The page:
Whenever we’re going on a trip, the packing is more like a chore than it is a chance of thinking ahead for ourselves. We know we have to get it done before we leave, but honestly, most of us just leave it until the last minute. It’s because we have so many things to pack, so many different areas of the packing that we’re conscious will take a lot of thinking. It’s about this time we regret buying so much stuff, and rather than have all those little things for each purpose, we’d rather have kept it to the bare essentials. Your dog just looks on and even he or she is confused at all the stuff you’re taking. You may even glance over at your dog just lying there and wish you could be such a simple creature that you don’t need much at all to live a normal life. Things need not be this complicated. Streamline your holiday plans with your pets to minimize your effort for the same end result you want.
Keep it simple for your dog, and keep it simple for you too. The two categories of clothing you need to think of for your dog when it comes to weather is rain and cold. Pretty much everything else falls into place if you buy the right kind of gear. One coat for your dog should be for traveling on foot in harsh weather, such as wind and rain. It could be like a windbreaker or something that’s snug and made out of tough man-made fibers. The other is for snow and frosty climates, where your dog needs help to keep his or her body heat at optimal temperatures. And in honesty, that’s pretty much all you need if all you’re doing is traveling. Something for when it rains, something for when it’s cold. The rest of our clothes are purely cosmetic, we just want to look good in them.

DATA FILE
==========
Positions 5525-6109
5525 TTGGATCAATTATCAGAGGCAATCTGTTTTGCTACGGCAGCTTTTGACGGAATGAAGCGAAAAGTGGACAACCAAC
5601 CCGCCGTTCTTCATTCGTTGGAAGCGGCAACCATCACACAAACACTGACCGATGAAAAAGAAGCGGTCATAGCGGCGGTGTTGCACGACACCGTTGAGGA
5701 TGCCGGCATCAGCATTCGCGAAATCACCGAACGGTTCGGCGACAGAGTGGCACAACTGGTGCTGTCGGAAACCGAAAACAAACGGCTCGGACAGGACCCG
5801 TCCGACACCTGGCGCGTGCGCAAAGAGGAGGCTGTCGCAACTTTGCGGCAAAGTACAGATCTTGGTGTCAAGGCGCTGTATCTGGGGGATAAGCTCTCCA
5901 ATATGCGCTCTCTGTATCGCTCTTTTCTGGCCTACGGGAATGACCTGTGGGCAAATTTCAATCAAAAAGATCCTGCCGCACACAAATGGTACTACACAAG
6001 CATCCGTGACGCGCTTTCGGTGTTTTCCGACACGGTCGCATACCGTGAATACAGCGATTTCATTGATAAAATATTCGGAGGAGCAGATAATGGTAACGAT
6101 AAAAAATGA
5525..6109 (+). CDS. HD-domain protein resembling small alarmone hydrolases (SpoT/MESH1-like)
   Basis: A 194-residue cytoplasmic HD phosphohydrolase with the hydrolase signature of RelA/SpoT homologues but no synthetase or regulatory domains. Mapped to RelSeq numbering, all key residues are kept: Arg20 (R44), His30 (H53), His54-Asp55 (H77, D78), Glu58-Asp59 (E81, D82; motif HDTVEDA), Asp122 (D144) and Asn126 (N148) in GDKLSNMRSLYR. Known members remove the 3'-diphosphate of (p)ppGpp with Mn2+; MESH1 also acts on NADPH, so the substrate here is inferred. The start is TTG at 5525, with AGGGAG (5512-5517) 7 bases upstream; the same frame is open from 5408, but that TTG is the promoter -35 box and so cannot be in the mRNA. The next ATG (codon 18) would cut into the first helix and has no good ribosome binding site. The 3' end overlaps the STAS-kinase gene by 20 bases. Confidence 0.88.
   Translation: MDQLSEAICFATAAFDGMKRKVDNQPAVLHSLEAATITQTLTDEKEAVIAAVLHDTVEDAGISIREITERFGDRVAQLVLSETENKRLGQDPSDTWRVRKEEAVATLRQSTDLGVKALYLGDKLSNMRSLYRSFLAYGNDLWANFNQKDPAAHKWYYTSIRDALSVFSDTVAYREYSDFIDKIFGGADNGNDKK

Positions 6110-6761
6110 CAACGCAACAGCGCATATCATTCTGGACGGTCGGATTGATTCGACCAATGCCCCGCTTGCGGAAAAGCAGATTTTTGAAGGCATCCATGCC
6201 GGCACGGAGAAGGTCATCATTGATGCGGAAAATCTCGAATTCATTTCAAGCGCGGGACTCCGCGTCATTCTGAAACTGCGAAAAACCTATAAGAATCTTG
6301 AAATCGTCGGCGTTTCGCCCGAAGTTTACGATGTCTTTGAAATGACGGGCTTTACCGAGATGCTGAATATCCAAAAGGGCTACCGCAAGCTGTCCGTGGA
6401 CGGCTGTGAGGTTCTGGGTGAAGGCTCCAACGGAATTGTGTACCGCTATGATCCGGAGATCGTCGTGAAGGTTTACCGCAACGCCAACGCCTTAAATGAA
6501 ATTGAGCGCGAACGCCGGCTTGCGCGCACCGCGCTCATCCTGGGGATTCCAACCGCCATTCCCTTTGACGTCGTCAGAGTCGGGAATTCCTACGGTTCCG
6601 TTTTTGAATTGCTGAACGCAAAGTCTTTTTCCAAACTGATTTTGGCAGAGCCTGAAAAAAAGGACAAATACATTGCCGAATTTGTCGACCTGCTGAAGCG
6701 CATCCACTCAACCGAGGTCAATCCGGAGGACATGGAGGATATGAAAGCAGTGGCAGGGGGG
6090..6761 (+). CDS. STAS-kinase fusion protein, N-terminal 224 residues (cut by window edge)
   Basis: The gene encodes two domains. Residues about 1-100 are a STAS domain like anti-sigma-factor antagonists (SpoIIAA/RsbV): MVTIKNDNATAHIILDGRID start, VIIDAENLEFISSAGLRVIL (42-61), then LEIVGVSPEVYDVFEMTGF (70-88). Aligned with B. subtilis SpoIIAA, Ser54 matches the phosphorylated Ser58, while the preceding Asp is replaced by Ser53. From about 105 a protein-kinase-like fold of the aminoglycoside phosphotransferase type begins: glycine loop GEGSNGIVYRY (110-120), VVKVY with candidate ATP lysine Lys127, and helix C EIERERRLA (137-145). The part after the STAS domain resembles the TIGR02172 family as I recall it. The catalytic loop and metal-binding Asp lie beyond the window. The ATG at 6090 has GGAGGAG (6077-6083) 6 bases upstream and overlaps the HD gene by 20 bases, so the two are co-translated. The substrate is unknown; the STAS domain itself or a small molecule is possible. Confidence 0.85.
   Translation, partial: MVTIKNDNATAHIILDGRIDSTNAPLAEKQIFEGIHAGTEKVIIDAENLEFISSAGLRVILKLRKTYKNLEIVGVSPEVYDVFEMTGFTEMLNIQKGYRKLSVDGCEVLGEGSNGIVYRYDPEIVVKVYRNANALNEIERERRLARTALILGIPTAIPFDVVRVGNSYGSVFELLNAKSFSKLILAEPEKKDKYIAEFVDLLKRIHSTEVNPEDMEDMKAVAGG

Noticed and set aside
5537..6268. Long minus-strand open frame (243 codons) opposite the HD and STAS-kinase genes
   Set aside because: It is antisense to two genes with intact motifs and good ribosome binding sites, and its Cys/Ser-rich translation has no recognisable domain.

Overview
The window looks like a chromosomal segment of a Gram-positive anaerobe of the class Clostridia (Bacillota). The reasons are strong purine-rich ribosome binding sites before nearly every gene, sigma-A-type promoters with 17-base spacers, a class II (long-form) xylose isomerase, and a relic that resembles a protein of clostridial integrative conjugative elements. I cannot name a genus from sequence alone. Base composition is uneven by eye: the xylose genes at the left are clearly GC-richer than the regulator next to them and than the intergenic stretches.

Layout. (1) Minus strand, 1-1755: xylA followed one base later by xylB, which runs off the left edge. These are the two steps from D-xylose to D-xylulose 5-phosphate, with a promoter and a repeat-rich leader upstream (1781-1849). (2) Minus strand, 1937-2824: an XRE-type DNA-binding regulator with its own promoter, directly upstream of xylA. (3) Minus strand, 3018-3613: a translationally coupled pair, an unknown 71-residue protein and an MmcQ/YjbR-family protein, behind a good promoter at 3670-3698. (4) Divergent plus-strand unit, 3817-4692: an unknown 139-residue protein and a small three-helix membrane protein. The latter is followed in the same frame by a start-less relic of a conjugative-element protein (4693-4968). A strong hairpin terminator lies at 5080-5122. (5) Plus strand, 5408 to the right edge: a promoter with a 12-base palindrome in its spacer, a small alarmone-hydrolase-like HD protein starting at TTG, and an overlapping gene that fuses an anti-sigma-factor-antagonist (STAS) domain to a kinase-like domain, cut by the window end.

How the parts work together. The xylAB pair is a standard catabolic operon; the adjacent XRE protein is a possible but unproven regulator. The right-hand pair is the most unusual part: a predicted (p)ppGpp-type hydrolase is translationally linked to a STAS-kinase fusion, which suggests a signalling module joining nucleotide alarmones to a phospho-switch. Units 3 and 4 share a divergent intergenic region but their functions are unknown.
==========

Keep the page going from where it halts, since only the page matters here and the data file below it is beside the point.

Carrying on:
Your dog is going to be locked up in a cage of some sort so that they’re protected on the flight. Dogs and planes are a bit of a toss-up in the air with regards to how calm they’re going to be. Some dogs are fine, but others feel a heightened sense of anxiety. Dogs By Nina keeps it simple and gives advice on the whole plane journey preparation. From the correct papers at customs to quick and easy identification and what kind of toys you could give your dog while they’re up in the air at 30,000 feet.
A dog will fidget around and work themselves up. It’s understandable as they’re in a strange cargo hold, they don’t know what’s going on and they hear strange noises such as jet engines. Keep them occupied with a treat such as a pig’s ear or something delicious to chew on. The more they find comfort in eating a treat they have to work for, they keep their mind off the uncomfortable environment they’re in.
Traveling with your dog shouldn’t be any hassle at all. Keep their packing simple so you’re packing is simple too. Streamline their clothing and don’t bring their whole home with them.